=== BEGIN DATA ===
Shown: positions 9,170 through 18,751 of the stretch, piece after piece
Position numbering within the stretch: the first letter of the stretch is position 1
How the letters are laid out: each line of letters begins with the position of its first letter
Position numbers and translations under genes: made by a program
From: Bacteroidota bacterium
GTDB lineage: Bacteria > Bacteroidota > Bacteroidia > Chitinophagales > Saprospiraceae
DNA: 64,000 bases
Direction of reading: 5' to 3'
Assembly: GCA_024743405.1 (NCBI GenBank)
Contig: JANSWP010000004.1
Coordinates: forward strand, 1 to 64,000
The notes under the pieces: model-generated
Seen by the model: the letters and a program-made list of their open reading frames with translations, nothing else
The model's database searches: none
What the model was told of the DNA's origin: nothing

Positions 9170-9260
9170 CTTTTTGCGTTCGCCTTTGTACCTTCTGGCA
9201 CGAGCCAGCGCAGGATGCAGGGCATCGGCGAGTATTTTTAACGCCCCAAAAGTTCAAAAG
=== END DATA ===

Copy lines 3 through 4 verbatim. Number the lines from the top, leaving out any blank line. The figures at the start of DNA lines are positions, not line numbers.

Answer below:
How the letters are laid out: each line of letters begins with the position of its first letter
Position numbers and translations under genes: made by a program